I enjoy reading the prognostications of outsiders.
In the March 2007 edition of Wired magazine, there is a well-written article by Steven Gulie about deep-brain stimuation for the treatment of Parkinson’s disease. In it, the author presents a first-hand account of his experience being implanted at Stanford with a neurostimulator. What he fails to mention is the manufacturer of that neurostimulator; it was almost certainly made by my employer.
I was particularly interested in these two paragraphs of the article:
“The system can be fine-tuned after the operation by activating various electrodes, shifting the affected area by a millimeter or two. The doctors can also tweak the frequency and amplitude of the electrical stimulation, modify the pulse width, and make other adjustments to the software through a remote control. Wireless? Software? Now that’s brain surgery 2.0.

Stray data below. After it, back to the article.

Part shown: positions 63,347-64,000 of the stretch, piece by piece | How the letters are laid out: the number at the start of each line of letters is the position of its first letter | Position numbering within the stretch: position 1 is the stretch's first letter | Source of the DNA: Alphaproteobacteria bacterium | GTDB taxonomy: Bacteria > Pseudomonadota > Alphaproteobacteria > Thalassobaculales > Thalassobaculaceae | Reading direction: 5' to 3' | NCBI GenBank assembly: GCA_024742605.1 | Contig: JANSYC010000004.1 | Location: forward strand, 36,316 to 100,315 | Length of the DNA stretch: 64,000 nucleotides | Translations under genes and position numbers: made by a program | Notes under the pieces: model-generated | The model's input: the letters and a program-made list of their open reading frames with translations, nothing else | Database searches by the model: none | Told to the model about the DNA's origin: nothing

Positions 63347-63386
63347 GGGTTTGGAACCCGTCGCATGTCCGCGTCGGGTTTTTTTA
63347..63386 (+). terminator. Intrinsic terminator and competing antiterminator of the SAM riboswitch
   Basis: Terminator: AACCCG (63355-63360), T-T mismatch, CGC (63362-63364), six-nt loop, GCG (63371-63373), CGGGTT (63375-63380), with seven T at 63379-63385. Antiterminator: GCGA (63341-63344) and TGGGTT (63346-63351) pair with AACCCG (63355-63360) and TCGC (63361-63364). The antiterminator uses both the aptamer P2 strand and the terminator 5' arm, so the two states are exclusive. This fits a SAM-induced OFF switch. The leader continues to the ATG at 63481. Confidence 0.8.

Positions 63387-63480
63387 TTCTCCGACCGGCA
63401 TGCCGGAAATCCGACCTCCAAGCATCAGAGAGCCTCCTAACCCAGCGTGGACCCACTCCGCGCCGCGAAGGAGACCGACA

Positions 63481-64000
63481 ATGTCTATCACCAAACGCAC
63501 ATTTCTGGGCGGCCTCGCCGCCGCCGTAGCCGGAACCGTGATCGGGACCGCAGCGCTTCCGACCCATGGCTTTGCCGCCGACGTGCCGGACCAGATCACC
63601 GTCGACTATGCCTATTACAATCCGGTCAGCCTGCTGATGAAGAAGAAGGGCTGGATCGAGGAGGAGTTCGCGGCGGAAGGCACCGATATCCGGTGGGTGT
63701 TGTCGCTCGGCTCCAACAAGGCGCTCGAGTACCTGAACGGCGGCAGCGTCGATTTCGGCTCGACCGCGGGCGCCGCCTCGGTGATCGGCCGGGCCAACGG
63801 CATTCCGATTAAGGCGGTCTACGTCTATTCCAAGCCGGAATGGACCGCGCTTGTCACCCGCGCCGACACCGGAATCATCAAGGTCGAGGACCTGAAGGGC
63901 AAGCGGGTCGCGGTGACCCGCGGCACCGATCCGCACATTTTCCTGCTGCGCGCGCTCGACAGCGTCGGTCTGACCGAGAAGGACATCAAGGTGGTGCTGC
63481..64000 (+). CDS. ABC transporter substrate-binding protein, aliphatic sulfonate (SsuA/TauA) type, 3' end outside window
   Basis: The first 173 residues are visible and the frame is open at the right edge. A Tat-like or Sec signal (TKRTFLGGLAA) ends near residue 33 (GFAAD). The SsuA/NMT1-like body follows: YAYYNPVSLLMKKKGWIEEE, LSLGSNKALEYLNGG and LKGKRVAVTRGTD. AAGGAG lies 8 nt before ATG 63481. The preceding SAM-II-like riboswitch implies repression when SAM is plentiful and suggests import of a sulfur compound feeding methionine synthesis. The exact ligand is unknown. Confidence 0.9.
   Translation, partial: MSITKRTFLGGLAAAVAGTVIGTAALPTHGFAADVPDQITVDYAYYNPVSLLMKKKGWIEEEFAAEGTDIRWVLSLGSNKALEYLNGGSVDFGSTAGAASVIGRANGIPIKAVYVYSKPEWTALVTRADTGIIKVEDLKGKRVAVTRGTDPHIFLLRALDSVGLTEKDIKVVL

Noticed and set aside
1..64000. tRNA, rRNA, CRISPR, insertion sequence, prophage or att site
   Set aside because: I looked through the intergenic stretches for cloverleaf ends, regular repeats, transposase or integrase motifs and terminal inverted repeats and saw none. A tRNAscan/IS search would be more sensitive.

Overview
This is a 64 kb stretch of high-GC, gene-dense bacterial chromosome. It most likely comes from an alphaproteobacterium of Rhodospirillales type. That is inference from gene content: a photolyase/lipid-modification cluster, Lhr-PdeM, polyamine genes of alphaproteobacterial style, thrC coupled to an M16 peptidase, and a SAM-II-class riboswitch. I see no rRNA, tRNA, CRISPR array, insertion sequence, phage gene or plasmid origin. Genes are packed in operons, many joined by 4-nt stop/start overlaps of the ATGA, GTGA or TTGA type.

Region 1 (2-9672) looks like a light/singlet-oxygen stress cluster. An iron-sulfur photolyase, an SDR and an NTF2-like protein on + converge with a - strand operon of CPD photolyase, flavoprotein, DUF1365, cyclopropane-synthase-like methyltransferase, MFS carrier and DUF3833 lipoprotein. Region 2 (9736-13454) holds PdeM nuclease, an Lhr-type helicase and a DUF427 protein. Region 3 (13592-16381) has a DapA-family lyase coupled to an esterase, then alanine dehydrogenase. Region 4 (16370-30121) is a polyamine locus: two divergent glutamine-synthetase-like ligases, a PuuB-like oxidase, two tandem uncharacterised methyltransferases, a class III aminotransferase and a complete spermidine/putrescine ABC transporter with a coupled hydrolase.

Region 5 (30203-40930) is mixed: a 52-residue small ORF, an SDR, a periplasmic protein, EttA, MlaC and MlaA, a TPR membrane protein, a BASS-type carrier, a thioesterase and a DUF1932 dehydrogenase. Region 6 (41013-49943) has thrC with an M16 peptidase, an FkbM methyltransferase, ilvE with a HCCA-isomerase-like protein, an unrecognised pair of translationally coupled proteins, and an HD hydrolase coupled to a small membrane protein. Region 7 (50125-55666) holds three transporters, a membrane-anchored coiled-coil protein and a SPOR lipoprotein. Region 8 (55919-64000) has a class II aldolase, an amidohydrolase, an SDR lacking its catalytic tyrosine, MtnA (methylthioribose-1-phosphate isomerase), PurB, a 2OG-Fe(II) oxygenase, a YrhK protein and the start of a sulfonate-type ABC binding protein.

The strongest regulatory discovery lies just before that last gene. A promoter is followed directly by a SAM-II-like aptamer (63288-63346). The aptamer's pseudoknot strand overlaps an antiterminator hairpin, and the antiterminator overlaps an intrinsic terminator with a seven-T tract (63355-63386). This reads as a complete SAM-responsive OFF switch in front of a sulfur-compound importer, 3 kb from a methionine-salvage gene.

I asked Henderson [the physician] about features still on the whiteboard: What will be in rev 2.2 or 2.5? He thinks the next release of the stimulator will sense chaotic activity in the brain and turn itself on only when needed. That’s on a par with current heart pacemakers, which no longer mindlessly zap you with a steady pulse but actually look for a problem to fix. The next-gen device will also probably be transdermally rechargeable, so you won’t need surgery to get new batteries.”
I am proud to say that I drew on that whiteboard and worked on that next rev today. I know exactly what will be in the next stimulator, so I find it very amusing to read his predictions. Will it be rechargeable? Will it incorporate a sensor?
Maybe — I’m not telling.